Taylor v United States

In Taylor v United States (2016), the U.S. Supreme Court held that “commerce” under the Hobbs Act should be interpreted broadly. Accordingly, it found that the government had satisfied its burden by establishing that the defendant robbed a drug dealer of drugs or drug proceeds.  The Facts in Taylor v United States Anthony Taylor was indicted under [...]

United States v Hudson and Goodwin

In United States v Hudson and Goodwin, 11 U.S. 32 (1812), the U.S. Supreme Court first considered whether the federal courts were authorized to hear criminal cases. The justices held that Congress must confer jurisdiction by statute in order for the court to render a conviction. The Facts in United States v Hudson and Goodwin Defendants [...]

Fisher v University of Texas at Austin

In Fisher v University of Texas at Austin (2016), the U.S. Supreme Court held that the race-conscious admissions program in use by the university when Abigail Fisher applied to the school in 2008 is lawful under the Constitution’s Equal Protection Clause. The justices split 4-3 on the controversial affirmative action case. The Facts of the [...]

Birchfield v North Dakota

In Birchfield v North Dakota (2016), the U.S. Supreme Court held that the Fourth Amendment permits warrantless breath tests incident to arrests for drunk driving. However, it held that warrantless blood tests do run afoul of the Constitution. The Facts of Birchfield v North Dakota Danny Birchfield, Steve Beylund, and William Bernard of Minnesota challenged their [...]

McDonnell v United States

In McDonnell v United States, 579 U. S. ____ (2016), the U.S. Supreme Court vacated the conviction of the former governor of Virginia, Bob McDonnell. In a unanimous decision, the justices rejected federal prosecutors’ broad interpretation of the term “official act” as used in a federal anti-corruption statute. The Facts in McDonnell v United States Former Virginia [...]

RJR Nabisco, Inc v The European Community

In RJR Nabisco, Inc v The European Community, the U.S. Supreme Court limited the reach of the Racketeer Influenced and Corrupt Organizations Act (RICO). By a vote of 4-3 (Justice Sonia Sotomayor having recused herself), the Court held that the federal racketeering law’s private right of action did not apply to conduct that occurred overseas. [...]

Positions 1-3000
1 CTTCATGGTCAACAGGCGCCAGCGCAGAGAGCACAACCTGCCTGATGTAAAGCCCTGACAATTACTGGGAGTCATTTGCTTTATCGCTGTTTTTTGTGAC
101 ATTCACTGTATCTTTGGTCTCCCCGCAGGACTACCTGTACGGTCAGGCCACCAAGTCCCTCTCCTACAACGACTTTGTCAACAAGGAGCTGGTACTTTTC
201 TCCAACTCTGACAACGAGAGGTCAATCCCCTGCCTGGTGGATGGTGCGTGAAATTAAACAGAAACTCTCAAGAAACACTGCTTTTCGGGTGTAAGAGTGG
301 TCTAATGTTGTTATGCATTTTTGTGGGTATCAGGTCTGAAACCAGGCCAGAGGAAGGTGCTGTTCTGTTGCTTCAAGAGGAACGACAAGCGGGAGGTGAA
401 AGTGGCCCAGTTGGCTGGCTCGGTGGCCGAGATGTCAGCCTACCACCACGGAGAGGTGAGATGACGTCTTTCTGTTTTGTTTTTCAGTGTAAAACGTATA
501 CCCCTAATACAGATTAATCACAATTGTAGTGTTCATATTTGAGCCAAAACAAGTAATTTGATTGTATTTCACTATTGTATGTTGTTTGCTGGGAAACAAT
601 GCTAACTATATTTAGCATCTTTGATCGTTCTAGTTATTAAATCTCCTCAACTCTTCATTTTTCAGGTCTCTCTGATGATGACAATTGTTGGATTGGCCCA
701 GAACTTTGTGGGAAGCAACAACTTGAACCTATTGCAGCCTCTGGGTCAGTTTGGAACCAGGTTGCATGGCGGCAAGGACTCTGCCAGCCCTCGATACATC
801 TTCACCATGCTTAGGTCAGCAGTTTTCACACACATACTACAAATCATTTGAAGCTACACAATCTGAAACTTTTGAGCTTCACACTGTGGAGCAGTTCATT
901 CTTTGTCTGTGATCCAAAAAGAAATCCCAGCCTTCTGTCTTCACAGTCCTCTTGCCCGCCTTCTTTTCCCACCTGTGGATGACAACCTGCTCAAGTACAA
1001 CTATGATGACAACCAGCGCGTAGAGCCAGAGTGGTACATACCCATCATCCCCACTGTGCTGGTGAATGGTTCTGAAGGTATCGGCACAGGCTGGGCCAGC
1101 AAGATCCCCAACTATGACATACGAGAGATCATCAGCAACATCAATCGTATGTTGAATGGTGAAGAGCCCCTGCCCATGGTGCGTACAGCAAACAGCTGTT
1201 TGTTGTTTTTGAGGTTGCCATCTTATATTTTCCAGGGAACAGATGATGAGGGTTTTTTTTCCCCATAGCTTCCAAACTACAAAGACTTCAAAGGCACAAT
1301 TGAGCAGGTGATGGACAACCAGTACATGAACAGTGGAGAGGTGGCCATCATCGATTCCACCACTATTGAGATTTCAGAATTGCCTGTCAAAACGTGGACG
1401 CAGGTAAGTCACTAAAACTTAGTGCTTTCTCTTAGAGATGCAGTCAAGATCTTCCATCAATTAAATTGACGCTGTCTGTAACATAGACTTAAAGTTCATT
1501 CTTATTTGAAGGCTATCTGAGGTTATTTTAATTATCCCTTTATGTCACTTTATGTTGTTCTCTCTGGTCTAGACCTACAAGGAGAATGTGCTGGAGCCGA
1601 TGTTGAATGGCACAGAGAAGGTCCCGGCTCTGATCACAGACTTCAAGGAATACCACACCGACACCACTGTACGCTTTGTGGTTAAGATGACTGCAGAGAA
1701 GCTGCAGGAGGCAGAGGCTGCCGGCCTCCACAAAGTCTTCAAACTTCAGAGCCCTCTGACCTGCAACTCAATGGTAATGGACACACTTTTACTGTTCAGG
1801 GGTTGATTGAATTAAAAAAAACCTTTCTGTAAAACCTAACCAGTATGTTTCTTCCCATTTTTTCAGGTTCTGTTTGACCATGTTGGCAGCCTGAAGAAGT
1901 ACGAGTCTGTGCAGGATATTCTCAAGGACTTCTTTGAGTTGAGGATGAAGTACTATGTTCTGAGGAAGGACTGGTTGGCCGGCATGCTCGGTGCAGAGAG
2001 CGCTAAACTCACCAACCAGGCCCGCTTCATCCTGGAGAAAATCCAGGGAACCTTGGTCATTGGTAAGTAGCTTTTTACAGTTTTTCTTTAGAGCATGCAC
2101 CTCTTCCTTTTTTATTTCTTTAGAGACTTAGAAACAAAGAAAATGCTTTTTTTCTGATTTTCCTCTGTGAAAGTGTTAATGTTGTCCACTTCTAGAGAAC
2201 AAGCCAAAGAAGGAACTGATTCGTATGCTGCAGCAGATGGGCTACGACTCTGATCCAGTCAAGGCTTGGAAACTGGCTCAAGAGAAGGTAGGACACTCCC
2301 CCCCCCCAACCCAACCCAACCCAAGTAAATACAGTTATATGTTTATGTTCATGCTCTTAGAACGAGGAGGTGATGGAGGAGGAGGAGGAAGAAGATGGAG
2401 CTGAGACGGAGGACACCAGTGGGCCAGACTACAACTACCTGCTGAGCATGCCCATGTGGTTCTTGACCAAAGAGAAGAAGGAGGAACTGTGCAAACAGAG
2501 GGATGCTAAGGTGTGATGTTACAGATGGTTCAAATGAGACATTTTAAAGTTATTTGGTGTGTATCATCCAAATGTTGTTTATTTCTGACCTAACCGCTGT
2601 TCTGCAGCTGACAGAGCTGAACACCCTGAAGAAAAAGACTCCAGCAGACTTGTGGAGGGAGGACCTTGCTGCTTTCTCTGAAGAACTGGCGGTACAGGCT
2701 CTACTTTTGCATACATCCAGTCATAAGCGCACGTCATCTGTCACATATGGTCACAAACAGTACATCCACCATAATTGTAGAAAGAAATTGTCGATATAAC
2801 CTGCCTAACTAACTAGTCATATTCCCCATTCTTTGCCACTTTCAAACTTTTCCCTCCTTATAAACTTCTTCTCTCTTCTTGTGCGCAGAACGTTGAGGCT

Brady v Maryland

In Brady v Maryland, 373 U.S. 83 (1963), the U.S. Supreme Court held that prosecutors must fully disclose to the accused all exculpatory evidence in their possession. The Court’s holding is commonly known as the “Brady Rule.” The Facts in Brady v Maryland Brady and a companion, Boblit, were found guilty of murder in the first [...]

Reynolds v. Sims

In Reynolds v Sims, 377 U.S. 533 (1964), the U.S. Supreme Court struck down Alabama’s legislative apportionment scheme. By a vote of 8-1, the justices held that the Fourteenth Amendment’s Equal Protection Clause requires that both houses of a state legislature be apportioned on a population basis. The Facts of Reynolds v Sims Voters in several Alabama counties filed [...]

Historical
Selective Service Act of 1917

selective service act

Enacted in the early days of World War I, the Selective Service Act of 1917 authorized the country’s first military draft. By the conclusion of the war, 24 million men had registered for military service. At the end of the Civil War, the United States ended mandatory military service. So when President Woodrow reluctantly entered [...]

Williams v. Pennsylvania

In Williams v Pennsylvania, the U.S. Supreme Court held that judges must recuse themselves in cases that they once prosecuted 579 U.S. ___ (2016). By a vote of 5-3, the justices held that a Pennsylvania judge’s participation in a death penalty case violated the Due Process Clause of the Fourteenth Amendment. Terrance Williams was convicted [...]